We intend to seek further opportunities to pursue national security and transnational crime investigations together to maximize our ability to tackle the serious security threats that these organizations and individuals present.
We intend to improve the sharing among our law enforcement agencies of relevant information to better identify serious offenders and violent criminals on both sides of the border.
Critical Infrastructure and Cybersecurity
We intend to work together to prevent, respond to, and recover from physical and cyber disruptions of critical infrastructure and to implement a comprehensive cross-border approach to strengthen the resilience of our critical and cyber infrastructure with strong cross-border engagement.
The United States and Canada benefit from shared critical and cyber infrastructure. Our countries intend to strengthen cybersecurity to protect vital government and critical digital infrastructure of national importance, and to make cyberspace safer for all our citizens.
We intend to work together to defend and protect our use of air, land, sea, space, and cyberspace, and enhance the security of our integrated transportation and communications networks.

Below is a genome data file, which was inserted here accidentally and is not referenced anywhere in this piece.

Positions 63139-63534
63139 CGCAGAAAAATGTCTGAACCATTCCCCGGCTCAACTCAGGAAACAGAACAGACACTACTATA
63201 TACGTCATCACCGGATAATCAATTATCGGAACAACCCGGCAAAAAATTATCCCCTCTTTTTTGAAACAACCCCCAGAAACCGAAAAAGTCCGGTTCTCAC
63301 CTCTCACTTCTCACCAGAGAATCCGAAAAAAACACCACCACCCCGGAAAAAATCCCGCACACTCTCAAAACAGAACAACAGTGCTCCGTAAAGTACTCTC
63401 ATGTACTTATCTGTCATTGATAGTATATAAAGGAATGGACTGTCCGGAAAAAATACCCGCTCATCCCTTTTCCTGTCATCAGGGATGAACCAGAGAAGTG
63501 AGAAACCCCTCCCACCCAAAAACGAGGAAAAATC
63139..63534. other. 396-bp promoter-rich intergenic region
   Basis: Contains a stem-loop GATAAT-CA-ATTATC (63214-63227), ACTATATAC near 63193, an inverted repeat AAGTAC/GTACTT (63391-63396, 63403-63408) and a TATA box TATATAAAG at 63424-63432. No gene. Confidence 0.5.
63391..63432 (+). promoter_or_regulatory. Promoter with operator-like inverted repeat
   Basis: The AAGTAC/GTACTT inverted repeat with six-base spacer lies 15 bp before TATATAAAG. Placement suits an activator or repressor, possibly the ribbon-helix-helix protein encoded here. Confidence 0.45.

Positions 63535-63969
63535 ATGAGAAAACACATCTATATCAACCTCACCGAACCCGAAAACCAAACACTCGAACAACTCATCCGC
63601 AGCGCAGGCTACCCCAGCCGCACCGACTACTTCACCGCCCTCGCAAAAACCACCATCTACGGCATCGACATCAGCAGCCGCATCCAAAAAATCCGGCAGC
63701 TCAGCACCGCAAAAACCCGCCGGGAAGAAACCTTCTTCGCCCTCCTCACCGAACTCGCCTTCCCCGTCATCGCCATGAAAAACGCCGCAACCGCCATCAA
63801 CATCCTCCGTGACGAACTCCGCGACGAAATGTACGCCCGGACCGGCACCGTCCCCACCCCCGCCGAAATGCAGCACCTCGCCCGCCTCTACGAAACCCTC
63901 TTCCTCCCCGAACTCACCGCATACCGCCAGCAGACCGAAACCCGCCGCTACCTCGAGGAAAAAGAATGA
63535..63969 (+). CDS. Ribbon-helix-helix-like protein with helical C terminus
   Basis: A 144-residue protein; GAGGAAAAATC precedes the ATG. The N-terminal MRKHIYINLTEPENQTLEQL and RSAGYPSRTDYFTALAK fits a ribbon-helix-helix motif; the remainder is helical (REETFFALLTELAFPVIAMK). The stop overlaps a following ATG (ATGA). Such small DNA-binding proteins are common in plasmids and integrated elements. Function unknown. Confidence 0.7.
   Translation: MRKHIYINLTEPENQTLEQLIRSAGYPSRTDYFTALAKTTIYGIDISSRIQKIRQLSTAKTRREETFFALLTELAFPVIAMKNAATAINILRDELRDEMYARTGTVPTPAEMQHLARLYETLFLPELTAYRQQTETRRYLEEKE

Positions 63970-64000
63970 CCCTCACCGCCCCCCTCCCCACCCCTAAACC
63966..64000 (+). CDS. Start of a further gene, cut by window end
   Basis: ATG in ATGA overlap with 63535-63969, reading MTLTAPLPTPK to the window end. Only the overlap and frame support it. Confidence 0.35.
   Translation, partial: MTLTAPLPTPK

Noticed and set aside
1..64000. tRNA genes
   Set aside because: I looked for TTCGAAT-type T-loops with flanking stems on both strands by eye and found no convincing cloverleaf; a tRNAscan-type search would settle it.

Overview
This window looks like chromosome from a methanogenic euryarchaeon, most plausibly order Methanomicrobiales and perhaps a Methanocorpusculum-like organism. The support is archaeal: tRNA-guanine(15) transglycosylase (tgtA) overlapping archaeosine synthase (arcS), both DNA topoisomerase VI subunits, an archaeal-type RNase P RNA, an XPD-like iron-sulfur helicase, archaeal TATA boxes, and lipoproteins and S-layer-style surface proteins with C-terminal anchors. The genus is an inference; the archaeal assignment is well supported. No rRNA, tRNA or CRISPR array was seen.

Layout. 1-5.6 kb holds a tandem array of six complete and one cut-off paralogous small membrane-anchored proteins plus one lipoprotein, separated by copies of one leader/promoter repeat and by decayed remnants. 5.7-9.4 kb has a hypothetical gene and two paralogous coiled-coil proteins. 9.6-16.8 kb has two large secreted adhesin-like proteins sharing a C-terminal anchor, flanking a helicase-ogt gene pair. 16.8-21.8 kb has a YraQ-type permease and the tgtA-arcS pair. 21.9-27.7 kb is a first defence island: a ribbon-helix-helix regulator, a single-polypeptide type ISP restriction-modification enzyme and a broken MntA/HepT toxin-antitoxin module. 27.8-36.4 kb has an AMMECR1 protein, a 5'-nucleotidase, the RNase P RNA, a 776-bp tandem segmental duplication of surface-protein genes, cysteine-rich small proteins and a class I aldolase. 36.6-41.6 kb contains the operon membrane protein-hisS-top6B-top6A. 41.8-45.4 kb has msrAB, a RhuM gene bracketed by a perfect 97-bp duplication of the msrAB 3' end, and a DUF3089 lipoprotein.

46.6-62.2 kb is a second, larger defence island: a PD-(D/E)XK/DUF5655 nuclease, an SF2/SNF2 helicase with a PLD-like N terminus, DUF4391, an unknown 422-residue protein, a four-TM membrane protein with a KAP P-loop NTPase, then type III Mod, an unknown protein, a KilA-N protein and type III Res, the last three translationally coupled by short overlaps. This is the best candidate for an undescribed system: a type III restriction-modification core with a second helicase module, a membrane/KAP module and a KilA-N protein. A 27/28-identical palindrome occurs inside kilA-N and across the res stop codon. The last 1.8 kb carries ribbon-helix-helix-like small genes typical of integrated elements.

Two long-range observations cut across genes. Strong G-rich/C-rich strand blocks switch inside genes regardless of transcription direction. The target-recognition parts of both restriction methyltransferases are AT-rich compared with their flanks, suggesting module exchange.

II. Implementation and Oversight
The United States and Canada intend to establish a Beyond the Border Working Group (BBWG) composed of representatives from the appropriate departments and offices of our respective federal governments.
Responsibility for ensuring inter-agency coordination will rest with the President and the Prime Minister and their respective officials.
We intend for the BBWG to report to their respective Leaders in the coming months, and after a period of consultation, with a joint Plan of Action to realize the goals of this declaration, that would, where appropriate, rely upon existing bilateral border-related groups, for implementation.
The BBWG will report on the implementation of this declaration to Leaders on an annual basis. The mandate of the BBWG will be reviewed after three years.
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Photos: Nunavut; Saul Loeb / AFP / Getty Images; Mark Wilson / Getty Images; Larry Downing / Reuters (Obama's hands, leaders facing each other); BustedTees.